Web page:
Health lessons for ESL students can be a double benefit to any classroom. Aside from the direct benefits of educating students how to care for themselves, there are opportunities for many vocabulary words and phrases to be introduced.
Health Lessons for ESL Students
It's important for any ESL teacher to be non-judgmental of the culture that their students come from. This applies to personal hygiene as much as any other issue. Since standards of personal appearance and care differ widely from culture to culture, it's important that a teacher be respectful and informative.
For example, in France it is not customary for women to shave under their arms in the way it is in the United States. Here are two possible ways for a teacher to present this during health lessons:
Scenario A: "In the United States, women usually shave the unsightly hair under the arms in order to be beautiful. Hairy armpits on women are just gross."
Scenario B: "In order to fit in with the culture of the United States, women may choose to shave under their arms, which may be different than the expectations of French culture."
The second scenario contains no judgmental or value-laden words such as "unsightly" or "gross" or even "beautiful." It simply presents the facts of differing cultural mores as they are, and includes the right of the student to choose whether or not to observe the cultural standards.
While it is important that an ESL student be prepared to interact with the culture they are studying, they should be able to do so in a guilt-free way. It is the teacher's responsibility to provide that kind of environment.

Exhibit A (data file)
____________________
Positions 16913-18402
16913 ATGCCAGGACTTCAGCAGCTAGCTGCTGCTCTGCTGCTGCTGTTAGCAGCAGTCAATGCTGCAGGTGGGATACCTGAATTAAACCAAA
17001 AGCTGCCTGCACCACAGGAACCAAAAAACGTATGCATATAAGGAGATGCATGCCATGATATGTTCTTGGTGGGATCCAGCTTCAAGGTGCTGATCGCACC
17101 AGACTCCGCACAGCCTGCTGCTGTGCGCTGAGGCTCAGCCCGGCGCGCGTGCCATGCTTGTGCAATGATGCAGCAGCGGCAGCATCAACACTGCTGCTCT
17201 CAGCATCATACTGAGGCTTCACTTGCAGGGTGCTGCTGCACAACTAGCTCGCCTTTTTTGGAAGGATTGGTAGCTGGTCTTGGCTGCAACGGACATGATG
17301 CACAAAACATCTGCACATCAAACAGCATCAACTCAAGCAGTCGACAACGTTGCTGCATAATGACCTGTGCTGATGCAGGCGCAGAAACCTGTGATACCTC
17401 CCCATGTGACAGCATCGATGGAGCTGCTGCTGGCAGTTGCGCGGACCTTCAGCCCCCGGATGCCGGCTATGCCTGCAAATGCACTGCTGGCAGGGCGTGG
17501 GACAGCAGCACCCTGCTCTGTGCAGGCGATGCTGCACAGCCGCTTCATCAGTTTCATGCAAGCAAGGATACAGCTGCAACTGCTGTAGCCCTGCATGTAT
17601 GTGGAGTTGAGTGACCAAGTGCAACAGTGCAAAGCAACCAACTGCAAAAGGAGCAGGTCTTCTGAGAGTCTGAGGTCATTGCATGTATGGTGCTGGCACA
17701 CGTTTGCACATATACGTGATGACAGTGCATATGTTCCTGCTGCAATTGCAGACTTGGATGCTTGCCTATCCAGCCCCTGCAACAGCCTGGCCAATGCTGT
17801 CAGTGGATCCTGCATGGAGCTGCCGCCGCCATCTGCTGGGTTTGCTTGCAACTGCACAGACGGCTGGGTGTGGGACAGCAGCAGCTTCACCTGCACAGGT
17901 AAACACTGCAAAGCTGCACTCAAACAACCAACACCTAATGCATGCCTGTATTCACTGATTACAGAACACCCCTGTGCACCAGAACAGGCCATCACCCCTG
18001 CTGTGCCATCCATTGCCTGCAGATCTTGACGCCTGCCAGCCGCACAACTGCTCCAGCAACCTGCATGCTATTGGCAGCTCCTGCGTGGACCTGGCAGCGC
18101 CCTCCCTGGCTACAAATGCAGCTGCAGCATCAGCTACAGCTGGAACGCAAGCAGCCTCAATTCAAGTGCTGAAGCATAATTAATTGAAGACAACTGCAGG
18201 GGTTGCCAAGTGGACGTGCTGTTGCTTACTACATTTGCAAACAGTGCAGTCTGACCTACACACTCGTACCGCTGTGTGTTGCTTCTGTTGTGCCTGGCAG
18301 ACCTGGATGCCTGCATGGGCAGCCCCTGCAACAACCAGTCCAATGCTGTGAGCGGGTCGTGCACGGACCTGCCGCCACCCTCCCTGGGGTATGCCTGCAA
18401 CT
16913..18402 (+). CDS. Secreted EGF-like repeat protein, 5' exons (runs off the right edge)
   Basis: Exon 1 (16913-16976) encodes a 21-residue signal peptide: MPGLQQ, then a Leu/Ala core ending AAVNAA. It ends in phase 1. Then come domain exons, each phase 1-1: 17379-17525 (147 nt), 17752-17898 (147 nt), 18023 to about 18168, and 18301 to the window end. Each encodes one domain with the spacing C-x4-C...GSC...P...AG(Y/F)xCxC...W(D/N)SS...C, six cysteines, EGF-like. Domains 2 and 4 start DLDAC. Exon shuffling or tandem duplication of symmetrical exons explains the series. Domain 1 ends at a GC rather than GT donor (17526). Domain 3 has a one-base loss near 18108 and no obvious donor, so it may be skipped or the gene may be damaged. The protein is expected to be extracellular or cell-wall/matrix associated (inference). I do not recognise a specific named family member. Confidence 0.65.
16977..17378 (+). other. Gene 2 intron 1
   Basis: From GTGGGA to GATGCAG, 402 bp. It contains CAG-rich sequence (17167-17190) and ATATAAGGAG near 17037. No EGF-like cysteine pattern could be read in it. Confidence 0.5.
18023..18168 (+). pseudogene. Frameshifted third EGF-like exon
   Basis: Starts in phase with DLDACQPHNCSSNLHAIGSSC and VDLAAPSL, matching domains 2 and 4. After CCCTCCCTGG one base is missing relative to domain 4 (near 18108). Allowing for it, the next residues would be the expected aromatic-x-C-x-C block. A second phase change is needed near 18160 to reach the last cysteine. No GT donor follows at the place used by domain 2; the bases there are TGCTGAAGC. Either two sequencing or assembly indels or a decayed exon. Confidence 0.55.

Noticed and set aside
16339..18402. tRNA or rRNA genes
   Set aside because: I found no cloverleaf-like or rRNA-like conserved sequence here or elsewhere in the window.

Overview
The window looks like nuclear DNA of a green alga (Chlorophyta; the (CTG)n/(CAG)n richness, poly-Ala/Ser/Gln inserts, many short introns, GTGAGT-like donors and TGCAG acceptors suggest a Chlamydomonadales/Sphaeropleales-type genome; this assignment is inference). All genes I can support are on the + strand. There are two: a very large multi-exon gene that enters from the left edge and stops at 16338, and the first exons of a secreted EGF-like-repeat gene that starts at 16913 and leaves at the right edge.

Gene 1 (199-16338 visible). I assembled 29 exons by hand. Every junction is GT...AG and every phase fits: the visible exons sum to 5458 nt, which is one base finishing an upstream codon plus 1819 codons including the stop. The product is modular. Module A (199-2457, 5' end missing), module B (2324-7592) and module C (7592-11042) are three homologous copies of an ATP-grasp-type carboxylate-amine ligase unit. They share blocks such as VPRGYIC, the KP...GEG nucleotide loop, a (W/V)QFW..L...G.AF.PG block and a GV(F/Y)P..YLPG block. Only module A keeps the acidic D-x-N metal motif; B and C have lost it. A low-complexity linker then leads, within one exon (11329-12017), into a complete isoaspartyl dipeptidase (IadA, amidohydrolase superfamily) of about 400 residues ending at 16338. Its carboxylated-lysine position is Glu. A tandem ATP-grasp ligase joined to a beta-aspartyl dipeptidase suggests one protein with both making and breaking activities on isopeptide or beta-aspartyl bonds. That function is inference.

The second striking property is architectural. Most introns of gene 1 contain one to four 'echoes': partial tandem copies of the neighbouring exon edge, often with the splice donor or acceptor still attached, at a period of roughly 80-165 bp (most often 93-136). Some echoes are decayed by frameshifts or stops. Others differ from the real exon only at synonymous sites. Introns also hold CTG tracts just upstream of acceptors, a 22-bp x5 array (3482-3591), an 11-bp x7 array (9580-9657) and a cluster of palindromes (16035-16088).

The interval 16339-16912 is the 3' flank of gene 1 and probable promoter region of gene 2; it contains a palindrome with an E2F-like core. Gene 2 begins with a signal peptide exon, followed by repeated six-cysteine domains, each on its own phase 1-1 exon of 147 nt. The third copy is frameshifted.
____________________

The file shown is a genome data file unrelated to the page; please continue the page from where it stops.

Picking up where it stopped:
One of the most dangerous assumptions that an ESL teacher can make is that their students already have the ability to self-diagnose and seek treatment for various illnesses and injuries. While it is not a teacher's responsibility to function as a medical professional, it does lie within their purview to teach basic anatomical terms, both external and internal.
Basic descriptive terms for physical sensations and degree of intensity are essential, such as:
"Hurts, aches, nausea, cramps, headache, fatigue" etc.
"Sharp, dull, constant, intermittent" etc.
"Breathing, eating, swallowing, stretching" etc.
In addition, it is important that students be taught how to ask for help. This includes not only emergency numbers such as 911 in the United States, but also medical terminology and professions of various kinds. For example:
It is especially important that students be prepared to deal with new illnesses that they may not have encountered in their native culture. If the purpose of the ESL class is to prepare for travel, talking about dietary health concerns and allergies can be very important.
Learning to read menus and ingredients can help people avoid things like allergies to things like shellfish. One other very common dietary concern is the prevalence of lactose intolerance in Asians who are visiting the dairy-heavy food culture of the United States.
Health Games for ESL Students
Using role playing and problem solving can be a useful way to integrate these terms in practical ways into an ESL curriculum. Here are a few ideas to consider:
Have students do physical "check-ins" with each other, describing their current physical state to each other and then reporting on each other to the entire class.
Have students re-enact a physical injury they suffered (or even just heard about) in the past, and have them describe the appropriate care and treatment for that illness.
Try to have students "play doctor" and guess at the possible causes of various symptoms. This kind of role play can be especially useful in helping them prepare for things like allergic reactions or illnesses particular to the English-speaking cultures.
Health lessons for ESL students are a vital part of any well rounded ESL curriculum and can be a fun addition to any classroom.